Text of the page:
Bent-Tail Junior is a small coyote, presumably the son of Bent-Tail.
Classic cartoon appearances
Pluto protects his sheep against ever-hungry coyotes. Bent-Tail disguises Bent-Tail Junior as a lamb to secretly get his prey.
Pluto guards the chicken house from a hungry coyote, Bent-Tail, and his hungrier son, Bent-Tail Junior.
While camping out, Pluto must protect the food from a hungry coyote, Bent-Tail, and his son, Bent-Tail Junior.
An old Bent-Tail relates to his grandson how he and his son, Bent-Tail Junior, tried to change their eating habits and attempted to raid a chicken coop, guarded by Pluto.
Bent-Tail Junior then tells his son about the good they do for themselves and farms by getting rid of rabbits and prairie dogs so cows can graze and they can get lots of food. He then tells his son that dogs, like Pluto, are distant cousins of coyotes and were once fierce hunters until man domesticated them. At the assistance of Bent-Tail, he tells his son about the time when the two tried to steal food from a campsite.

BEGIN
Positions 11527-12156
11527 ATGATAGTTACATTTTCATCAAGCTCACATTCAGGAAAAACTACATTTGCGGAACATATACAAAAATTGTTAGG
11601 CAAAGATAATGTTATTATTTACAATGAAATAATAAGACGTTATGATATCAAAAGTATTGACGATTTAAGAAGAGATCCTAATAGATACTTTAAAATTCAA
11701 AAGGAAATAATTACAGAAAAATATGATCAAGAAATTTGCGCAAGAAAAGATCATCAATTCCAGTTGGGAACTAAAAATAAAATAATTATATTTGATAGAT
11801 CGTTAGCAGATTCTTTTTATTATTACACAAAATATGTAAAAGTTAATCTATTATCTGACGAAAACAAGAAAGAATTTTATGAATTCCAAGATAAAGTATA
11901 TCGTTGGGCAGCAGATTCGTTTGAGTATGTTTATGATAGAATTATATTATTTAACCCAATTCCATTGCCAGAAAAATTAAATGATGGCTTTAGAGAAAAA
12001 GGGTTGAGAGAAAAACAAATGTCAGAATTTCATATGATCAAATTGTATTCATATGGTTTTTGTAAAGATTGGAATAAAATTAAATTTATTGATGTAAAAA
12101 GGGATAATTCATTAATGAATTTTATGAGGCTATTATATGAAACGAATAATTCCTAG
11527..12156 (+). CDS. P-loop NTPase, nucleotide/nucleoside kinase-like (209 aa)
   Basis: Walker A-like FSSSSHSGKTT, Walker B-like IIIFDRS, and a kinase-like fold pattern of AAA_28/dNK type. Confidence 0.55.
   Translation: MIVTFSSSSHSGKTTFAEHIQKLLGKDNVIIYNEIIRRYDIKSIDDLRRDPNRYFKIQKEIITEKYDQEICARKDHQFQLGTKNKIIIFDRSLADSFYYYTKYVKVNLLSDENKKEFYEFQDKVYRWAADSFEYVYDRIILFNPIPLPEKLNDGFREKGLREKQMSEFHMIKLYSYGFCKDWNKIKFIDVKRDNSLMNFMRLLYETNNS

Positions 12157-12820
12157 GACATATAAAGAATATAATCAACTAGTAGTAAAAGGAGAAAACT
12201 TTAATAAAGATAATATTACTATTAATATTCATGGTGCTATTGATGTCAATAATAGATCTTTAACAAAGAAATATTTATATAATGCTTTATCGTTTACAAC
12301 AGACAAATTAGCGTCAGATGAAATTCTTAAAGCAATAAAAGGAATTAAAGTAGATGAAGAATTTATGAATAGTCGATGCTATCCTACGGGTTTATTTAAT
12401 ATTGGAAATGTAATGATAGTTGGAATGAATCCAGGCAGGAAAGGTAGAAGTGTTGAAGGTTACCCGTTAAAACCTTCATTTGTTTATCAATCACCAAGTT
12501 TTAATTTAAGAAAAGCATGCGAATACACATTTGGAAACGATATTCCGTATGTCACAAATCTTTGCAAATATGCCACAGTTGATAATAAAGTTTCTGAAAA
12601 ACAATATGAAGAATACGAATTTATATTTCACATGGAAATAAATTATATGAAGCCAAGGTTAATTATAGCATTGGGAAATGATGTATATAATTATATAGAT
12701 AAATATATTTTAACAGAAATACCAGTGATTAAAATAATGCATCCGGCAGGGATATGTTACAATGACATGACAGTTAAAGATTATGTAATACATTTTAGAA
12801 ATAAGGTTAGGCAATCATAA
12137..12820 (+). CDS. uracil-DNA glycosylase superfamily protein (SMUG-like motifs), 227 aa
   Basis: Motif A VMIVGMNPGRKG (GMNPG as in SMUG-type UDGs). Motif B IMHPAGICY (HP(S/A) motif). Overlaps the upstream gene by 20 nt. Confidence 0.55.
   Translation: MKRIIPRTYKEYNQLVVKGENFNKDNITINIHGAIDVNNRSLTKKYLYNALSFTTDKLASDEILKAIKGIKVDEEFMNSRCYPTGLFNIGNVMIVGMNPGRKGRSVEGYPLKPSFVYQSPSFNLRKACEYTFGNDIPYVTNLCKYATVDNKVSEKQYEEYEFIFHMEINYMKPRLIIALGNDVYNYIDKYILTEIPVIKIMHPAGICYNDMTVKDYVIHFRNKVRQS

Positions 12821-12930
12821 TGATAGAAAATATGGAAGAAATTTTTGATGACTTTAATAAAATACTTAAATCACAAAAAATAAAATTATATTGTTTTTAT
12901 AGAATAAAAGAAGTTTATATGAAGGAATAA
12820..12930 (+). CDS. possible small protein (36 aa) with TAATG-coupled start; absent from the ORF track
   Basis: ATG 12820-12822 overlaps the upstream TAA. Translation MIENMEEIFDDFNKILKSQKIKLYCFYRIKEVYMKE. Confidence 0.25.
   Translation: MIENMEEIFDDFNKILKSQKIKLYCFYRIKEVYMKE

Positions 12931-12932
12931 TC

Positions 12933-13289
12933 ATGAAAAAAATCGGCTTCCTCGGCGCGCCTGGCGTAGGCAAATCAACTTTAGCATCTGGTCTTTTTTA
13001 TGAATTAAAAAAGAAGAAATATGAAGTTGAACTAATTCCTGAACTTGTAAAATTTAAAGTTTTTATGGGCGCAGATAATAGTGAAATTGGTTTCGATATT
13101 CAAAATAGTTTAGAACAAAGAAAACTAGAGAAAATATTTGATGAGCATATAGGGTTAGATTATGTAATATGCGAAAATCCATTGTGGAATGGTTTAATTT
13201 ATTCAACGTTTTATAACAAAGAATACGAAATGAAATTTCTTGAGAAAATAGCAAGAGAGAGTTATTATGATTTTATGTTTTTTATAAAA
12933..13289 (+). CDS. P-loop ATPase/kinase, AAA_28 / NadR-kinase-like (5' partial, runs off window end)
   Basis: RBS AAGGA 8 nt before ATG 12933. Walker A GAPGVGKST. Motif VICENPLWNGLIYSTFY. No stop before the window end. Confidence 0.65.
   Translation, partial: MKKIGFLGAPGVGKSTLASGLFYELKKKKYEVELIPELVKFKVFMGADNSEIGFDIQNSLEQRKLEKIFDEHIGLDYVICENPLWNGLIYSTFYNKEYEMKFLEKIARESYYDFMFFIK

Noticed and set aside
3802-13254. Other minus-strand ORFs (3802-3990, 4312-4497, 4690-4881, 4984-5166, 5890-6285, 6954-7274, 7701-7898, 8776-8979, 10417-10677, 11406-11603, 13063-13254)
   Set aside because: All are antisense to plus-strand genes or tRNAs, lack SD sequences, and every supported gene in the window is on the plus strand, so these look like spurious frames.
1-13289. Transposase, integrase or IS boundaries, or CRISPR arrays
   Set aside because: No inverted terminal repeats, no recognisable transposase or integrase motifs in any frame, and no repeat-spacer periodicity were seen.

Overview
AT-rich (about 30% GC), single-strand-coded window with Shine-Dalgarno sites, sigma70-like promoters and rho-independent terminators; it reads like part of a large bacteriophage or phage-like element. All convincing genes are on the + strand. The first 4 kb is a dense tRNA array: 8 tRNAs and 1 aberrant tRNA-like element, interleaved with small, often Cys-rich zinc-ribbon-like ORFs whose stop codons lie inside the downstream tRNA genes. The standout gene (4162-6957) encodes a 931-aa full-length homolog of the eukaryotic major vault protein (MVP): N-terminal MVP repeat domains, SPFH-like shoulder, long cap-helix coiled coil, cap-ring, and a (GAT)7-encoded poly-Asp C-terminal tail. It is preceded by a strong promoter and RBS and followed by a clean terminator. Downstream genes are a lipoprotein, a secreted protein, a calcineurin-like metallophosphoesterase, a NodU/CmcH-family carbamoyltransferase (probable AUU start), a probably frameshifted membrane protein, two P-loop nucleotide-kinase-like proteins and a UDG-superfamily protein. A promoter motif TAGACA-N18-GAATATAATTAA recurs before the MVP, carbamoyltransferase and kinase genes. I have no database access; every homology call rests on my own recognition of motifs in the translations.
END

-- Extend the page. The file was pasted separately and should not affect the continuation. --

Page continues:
Bent-Tail Junior tells his son about a humorous way he would hunt turkeys, followed by telling him how dogs have softened up by living as pets. However, Bent-Tail then recalls the tale of the time Pluto's wild instincts came out, then the father tells his son about how he and his father tried to steal sheep while avoiding Pluto.
Bent-Tail Junior and Bent-Tail tell the young coyote about how their methods of hunting were picked up by Indians, and Bent-Tail proceeds to tell the coyote about an old Indian tale about the legend of Coyote Rock. The show ends with Bent-Tail Junior telling his son that he should be proud of being a coyote.
Disney's Coyote Tales
In this extended remake of "The Coyote's Lament", an adult Bent-Tail Junior teaches his son on to be proud of being a coyote by telling him various different stories where they’ve had run-ins with Pluto which are foretold through a marathon of their old cartoons as flashbacks. In this film, he is voiced by Jim Cummings.
- He has a habit of staring at the audience, therefore breaking the fourth wall in the process.